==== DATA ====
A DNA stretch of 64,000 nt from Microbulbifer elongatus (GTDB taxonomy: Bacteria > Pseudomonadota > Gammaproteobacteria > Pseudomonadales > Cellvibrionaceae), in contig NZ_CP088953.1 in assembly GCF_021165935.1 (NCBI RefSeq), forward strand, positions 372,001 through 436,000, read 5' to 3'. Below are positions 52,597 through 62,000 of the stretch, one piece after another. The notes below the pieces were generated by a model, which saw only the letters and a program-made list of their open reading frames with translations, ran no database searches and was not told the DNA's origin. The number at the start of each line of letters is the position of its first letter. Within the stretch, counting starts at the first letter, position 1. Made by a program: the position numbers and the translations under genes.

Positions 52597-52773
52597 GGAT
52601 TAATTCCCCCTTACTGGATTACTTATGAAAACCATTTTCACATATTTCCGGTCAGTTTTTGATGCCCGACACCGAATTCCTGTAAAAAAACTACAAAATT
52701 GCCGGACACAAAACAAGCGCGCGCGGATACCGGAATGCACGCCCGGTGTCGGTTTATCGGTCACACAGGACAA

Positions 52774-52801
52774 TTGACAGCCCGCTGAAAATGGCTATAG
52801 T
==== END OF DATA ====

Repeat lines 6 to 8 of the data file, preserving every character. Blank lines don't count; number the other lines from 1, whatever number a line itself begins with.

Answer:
Positions 52774-52801
52774 TTGACAGCCCGCTGAAAATGGCTATAG
52801 T